Sometimes it’s still hard. I still get mad and sometimes I don’t express my feelings well. Sometimes when Mom helps me ? I can express my feelings and say “I don’t want to pick up my toys. It makes me mad that I have to ? but I will”. When I say that it doesn’t make me feel mad anymore. It helps me to listen to Mom. But sometimes when I get mad I pout and stomp my feet and run to my room if I forget to express my feelings. But now I let Mom help me so that I can talk about my feelings and do what she says

It’s been a really longtime since I tried to hurt Mom or break things when I’m mad. I feel good about love now. I know that my Mom and Dad love me. I know that I love Mom and Dad. I don’t feel like I’m a bad boy anymore.

Effective therapy uses experiences to help a child experience safety, security, acceptance, empathy, and emotional attunement within the family. A number of techniques and methods are used including psychodrama, interventions congruent with Theraplay, and other exercises.

SECOND PRINCIPAL. Therapy must be family-focused. Therapy helps the child address the underlying trauma in a supportive, safe, secure environment in “titrated” and manageable doses so that what the parents have to offer can get in and heal the child. It is the parents’ capacity to create a safe and nurturing home that provides a healing environment. Being able to have empathy for the child, accept the child, love the child, be curious about the child, and be playful are all part of the “attitude[15]” that heals. Parents are actively involved in treatment.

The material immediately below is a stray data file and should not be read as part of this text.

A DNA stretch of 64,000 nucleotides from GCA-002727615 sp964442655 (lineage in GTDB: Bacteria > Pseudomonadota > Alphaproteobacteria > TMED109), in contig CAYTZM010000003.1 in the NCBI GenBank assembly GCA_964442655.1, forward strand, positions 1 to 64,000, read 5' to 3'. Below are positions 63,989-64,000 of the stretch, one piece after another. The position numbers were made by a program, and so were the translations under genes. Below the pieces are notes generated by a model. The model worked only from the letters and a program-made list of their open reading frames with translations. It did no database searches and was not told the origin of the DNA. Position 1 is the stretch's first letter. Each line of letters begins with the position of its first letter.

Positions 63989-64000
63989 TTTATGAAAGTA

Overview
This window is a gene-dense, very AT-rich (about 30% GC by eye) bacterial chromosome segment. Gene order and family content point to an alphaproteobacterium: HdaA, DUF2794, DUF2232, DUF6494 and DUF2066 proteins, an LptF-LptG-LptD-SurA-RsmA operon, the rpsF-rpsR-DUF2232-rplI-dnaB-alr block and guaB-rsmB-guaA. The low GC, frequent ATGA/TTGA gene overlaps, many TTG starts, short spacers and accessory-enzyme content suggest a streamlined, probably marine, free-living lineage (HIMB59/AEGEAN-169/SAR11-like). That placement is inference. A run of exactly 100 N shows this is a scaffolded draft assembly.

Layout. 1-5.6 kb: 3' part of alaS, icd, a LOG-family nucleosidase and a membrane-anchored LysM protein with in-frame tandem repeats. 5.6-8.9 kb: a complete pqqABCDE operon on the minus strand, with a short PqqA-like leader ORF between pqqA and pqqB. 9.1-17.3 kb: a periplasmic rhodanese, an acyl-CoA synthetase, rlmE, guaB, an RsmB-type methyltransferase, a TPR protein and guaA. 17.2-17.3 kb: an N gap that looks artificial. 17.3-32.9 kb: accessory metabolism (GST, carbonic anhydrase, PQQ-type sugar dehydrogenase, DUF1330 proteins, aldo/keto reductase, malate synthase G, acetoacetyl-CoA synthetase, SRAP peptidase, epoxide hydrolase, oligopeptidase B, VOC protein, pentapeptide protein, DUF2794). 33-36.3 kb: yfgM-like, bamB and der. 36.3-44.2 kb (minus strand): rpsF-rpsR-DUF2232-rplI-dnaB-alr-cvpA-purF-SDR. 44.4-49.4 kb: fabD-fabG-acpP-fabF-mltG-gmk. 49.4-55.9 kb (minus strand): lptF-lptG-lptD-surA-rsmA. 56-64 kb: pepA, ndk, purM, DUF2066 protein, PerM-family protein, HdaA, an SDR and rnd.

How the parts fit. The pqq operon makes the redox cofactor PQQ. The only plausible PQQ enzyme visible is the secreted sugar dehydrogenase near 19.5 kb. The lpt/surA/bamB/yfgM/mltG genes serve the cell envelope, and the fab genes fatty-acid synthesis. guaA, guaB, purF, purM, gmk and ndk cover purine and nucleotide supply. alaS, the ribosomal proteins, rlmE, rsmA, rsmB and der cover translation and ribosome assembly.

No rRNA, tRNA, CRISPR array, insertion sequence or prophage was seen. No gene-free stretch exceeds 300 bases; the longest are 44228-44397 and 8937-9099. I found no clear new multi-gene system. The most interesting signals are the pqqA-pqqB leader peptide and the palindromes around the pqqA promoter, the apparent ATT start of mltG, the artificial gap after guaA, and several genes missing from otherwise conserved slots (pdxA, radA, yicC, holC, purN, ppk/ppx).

THIRD PRINCIPAL. The trauma must be directly addressed. Therapy helps healing by providing the safety and security so that the child can re-experience the painful and shameful emotions that surround the child’s trauma. Revisiting the trauma is essential if the child is to begin to revise the child’s personal narrative and world-view. It is by revisiting the trauma and sharing the anger and shame with an accepting, empathetic person that the child can integrate the trauma into a coherent self.

FOURTH PRINCIPAL. A comprehensive milieu of safety and security must be created. Traumatized children are often hyper-vigilant, insecure, and deeply distrusting. A consistent environment that is safe and secure is essential to creating the experiences necessary for the child to heal. This milieu must be present at home and in therapy. Good communication and coordination among home, school, and therapy is another important element of effective treatment. “Compression-wraps,” invasive and intrusive stimulation designed to evoke rage, “re-birthing,” and other provocative techniques are not part of Dyadic Developmental Psychotherapy. These intrusive and invasive techniques are not therapy, not therapeutic, and have no place in a reputable treatment program.

Fifth Principal. Therapy is consensual and not coercive. At our center we are very clear that physical restraint is not treatment and is not used in treatment in any manner. Treatment is provided in a manner consisted with the Association for the treatment and Training of Children’s White Paper on Coercion in treatment.

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April 30, 2009 - Posted by | Arthur Becker-Weidman, Child Abuse, Child Welfare, Dyadic Developmental Psychotherapy, Education, Empirically supported, Evidence-based, Research, Special Education, Treatment | , , , , , , , , , ,